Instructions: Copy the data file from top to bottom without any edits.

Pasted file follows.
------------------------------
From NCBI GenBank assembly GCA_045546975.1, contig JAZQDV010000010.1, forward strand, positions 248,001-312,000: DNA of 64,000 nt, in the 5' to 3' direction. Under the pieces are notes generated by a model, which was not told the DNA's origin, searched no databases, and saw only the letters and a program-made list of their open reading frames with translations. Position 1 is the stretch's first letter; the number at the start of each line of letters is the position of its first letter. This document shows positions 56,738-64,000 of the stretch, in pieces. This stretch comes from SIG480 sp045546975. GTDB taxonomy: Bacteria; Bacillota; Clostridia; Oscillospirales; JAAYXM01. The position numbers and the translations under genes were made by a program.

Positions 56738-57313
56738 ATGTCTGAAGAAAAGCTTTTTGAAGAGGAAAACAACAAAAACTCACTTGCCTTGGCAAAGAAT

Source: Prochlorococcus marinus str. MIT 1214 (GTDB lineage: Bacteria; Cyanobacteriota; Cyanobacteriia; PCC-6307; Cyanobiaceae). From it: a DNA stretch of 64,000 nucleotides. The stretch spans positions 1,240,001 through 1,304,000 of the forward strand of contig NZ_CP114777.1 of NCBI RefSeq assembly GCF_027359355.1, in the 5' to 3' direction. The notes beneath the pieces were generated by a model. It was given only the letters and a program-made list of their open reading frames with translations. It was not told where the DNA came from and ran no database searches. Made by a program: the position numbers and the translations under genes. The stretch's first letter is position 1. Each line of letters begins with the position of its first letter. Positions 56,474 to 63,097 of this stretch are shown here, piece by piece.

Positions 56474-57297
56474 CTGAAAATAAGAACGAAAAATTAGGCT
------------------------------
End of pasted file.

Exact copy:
From NCBI GenBank assembly GCA_045546975.1, contig JAZQDV010000010.1, forward strand, positions 248,001-312,000: DNA of 64,000 nt, in the 5' to 3' direction. Under the pieces are notes generated by a model, which was not told the DNA's origin, searched no databases, and saw only the letters and a program-made list of their open reading frames with translations. Position 1 is the stretch's first letter; the number at the start of each line of letters is the position of its first letter. This document shows positions 56,738-64,000 of the stretch, in pieces. This stretch comes from SIG480 sp045546975. GTDB taxonomy: Bacteria; Bacillota; Clostridia; Oscillospirales; JAAYXM01. The position numbers and the translations under genes were made by a program.

Positions 56738-57313
56738 ATGTCTGAAGAAAAGCTTTTTGAAGAGGAAAACAACAAAAACTCACTTGCCTTGGCAAAGAAT

Source: Prochlorococcus marinus str. MIT 1214 (GTDB lineage: Bacteria; Cyanobacteriota; Cyanobacteriia; PCC-6307; Cyanobiaceae). From it: a DNA stretch of 64,000 nucleotides. The stretch spans positions 1,240,001 through 1,304,000 of the forward strand of contig NZ_CP114777.1 of NCBI RefSeq assembly GCF_027359355.1, in the 5' to 3' direction. The notes beneath the pieces were generated by a model. It was given only the letters and a program-made list of their open reading frames with translations. It was not told where the DNA came from and ran no database searches. Made by a program: the position numbers and the translations under genes. The stretch's first letter is position 1. Each line of letters begins with the position of its first letter. Positions 56,474 to 63,097 of this stretch are shown here, piece by piece.

Positions 56474-57297
56474 CTGAAAATAAGAACGAAAAATTAGGCT